Formal Title, Session Link and Slides: CIO Roundtable - Challenges in Demonstrating IT Payoff
Being asked to demonstrate the business value of IT to your firm management? Join an international group of CIOs from three ILTA member firms for an interactive discussion on how IT service value may be evaluated when compared with leading financial performance indicators. Examples and ideas on determining key performance metrics, measuring and tracking trends, working with firm management to develop financial performance indicators, as well as mapping existing technology to key business processes will be explored.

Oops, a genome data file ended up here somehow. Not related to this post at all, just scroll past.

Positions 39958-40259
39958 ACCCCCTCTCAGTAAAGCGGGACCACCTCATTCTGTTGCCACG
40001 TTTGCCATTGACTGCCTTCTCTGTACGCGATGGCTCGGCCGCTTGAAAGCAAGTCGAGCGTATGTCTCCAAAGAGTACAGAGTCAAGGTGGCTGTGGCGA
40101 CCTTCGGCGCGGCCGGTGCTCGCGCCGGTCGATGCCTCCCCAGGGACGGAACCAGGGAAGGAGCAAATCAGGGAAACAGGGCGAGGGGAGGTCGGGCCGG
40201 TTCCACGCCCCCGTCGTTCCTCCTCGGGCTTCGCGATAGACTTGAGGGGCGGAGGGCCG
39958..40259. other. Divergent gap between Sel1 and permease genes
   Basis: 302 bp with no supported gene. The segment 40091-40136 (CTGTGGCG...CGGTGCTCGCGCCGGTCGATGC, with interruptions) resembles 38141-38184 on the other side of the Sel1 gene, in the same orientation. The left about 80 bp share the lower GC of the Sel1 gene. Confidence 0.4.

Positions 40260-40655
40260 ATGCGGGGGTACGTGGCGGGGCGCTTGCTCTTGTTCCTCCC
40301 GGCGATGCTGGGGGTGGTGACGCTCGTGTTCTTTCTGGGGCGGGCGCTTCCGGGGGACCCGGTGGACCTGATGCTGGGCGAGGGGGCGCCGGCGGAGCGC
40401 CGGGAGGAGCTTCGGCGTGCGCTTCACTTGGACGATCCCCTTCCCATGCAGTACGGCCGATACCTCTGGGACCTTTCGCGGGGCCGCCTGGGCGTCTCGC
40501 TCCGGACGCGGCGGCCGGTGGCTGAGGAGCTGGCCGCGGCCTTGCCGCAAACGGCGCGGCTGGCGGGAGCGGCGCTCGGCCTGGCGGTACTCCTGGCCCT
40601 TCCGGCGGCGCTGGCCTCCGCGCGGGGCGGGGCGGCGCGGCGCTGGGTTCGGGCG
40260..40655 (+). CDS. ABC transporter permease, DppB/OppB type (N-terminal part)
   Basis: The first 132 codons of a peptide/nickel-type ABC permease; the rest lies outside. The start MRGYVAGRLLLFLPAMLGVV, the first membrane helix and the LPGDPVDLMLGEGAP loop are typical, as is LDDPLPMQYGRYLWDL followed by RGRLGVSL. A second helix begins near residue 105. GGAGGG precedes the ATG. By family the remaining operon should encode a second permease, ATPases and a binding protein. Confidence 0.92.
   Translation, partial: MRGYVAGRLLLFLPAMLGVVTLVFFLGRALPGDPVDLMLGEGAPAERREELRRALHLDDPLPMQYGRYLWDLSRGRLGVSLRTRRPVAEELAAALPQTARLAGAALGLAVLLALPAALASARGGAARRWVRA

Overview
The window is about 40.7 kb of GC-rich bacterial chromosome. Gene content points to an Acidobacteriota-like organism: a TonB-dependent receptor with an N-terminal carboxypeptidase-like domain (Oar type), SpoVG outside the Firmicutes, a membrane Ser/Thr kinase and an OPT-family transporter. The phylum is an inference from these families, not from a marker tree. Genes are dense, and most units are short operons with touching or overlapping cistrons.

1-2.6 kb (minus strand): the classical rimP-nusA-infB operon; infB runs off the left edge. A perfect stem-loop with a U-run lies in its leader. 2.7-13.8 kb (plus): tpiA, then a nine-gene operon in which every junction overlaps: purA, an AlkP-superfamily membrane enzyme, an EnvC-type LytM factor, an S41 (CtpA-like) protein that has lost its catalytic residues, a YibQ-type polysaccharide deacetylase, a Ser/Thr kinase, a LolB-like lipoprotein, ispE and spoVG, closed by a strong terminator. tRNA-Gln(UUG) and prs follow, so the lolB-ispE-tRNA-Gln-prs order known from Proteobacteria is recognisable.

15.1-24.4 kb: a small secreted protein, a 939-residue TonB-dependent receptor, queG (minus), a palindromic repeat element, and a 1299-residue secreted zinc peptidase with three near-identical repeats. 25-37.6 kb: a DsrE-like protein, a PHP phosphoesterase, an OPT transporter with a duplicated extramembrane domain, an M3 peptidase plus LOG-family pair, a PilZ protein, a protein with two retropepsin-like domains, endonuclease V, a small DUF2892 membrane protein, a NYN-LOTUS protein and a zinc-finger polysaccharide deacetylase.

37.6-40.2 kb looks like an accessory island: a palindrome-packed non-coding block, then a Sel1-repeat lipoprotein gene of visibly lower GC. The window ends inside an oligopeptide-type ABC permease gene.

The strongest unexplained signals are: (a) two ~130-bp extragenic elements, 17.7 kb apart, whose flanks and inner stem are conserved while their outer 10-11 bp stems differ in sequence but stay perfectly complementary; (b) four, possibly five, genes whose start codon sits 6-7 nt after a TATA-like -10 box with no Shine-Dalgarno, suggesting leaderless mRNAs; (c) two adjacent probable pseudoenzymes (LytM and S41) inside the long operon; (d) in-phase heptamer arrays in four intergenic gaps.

Janet Day - Berwin Leighton Paisner
Peter Bier - Osler, Hoskin & Harcourt LLP
Brent Snow - Baker & McKenzie
David Cunningham - Managing Director, Baker Robbins & Company
The main lesson of this excellent sesssion, moderated by David Cunningham, was that CIOs can use project management implementation to greatly reduce the amount of time and money that they and their staff spend on infrastructure, basic support, and other "plumbing," and should use the resources thus freed up to concentrate on areas that more directly benefit the firm such as business process improvement and lawyer efficiency. In corporate terms, they should try to move from "keeping the lights on" to "Research & Development."
Model of IT Advancement